NASA's Parker Solar Probe Breaks Record, Becomes Closest Spacecraft to the Sun


The United States space agency NASA announced Tuesday that its Parker Solar Probe has become the spacecraft which got closest to the Sun. The Parker Solar Probe, launched last August, reportedly crossed the 26.55-million-mile threshold off the Sun's surface initially set by the Helios-2 probe back in 1976.

The NASA Parker Solar Probe made the closest ever approach of a man-made spacecraft to the sun on Monday, Oct. 29. NASA officials also expect the probe to surpass the fastest speed relative to the Sun record that Helios-2 also set at 153,454 miles per hour.

"Parker Solar Probe will repeatedly break its own records, achieving a top speed of about 430,000 miles per hour in 2024", NASA's Sarah Frazier wrote in a blog post. At perihelion, Parker Solar Probe will fly through material at about 3.6 million degrees Fahrenheit - but because material in this region is so tenuous, it doesn't influence the temperature of the spacecraft. "It's a proud moment for the team", said Andy Driesman, project manager for the mission at the Johns Hopkins Applied Physics Lab. And it will keep getting closer to the sun until it flies through the corona, or outer atmosphere, for the first time next week, passing within 15 million miles (24 million kilometers) of the solar surface.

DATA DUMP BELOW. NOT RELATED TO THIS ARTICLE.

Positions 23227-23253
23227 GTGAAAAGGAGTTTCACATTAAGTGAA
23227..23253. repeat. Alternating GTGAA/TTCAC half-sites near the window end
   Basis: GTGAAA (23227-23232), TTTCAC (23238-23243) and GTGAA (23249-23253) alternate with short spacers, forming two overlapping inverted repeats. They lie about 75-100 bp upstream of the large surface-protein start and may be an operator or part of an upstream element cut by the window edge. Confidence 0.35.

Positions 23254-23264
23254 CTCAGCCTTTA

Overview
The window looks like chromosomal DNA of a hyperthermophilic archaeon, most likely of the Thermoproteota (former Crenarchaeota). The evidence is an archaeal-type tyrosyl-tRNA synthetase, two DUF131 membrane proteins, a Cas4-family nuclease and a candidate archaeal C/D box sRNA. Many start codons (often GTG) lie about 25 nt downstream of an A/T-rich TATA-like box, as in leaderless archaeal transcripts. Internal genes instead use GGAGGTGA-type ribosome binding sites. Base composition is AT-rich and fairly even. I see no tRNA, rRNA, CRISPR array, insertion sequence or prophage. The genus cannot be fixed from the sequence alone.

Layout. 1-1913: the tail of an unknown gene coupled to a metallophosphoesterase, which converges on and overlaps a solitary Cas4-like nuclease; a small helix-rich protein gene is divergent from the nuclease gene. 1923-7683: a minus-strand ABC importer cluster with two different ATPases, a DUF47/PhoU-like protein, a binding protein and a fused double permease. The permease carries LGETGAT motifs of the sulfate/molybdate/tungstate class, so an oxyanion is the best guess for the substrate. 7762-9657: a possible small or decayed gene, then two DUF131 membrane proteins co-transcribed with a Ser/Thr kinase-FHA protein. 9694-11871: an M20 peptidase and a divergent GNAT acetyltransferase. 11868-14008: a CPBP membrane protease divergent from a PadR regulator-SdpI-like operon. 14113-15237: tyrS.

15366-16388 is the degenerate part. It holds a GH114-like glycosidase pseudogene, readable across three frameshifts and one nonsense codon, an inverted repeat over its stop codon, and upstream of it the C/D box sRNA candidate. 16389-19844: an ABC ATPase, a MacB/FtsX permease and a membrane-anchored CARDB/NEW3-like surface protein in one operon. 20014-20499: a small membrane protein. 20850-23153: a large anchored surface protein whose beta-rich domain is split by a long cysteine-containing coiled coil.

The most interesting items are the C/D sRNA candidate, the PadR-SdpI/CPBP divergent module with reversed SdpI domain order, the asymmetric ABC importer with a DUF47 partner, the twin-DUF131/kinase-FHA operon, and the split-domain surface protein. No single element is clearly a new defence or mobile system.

While Parker approached the Sun at a distance of about the accounting period by 40.23 million kilometers.

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The current distance of the spacecraft from the Sun is still quite large, but it might change because the probe is moving closer towards the Sun. In all, the craft will travel almost 90 million miles, passing within Mercury's orbit and within 3.83 million miles of the sun's atmosphere, which is expected in 2024.

The team periodically measures the spacecraft's precise speed and position using NASA's Deep Space Network, or DSN. Its name has been recorded in a probe that is fastest on the surface of the sun.

NASA expects Parker to achieve its first close approach to the sun on November 5. It'll eventually travel within four million miles of the star, where it'll face "brutal heat and radiation conditions while providing humanity with unprecedentedly close-up observations of a star and helping us understand phenomena that have puzzled scientists for decades", according to NASA.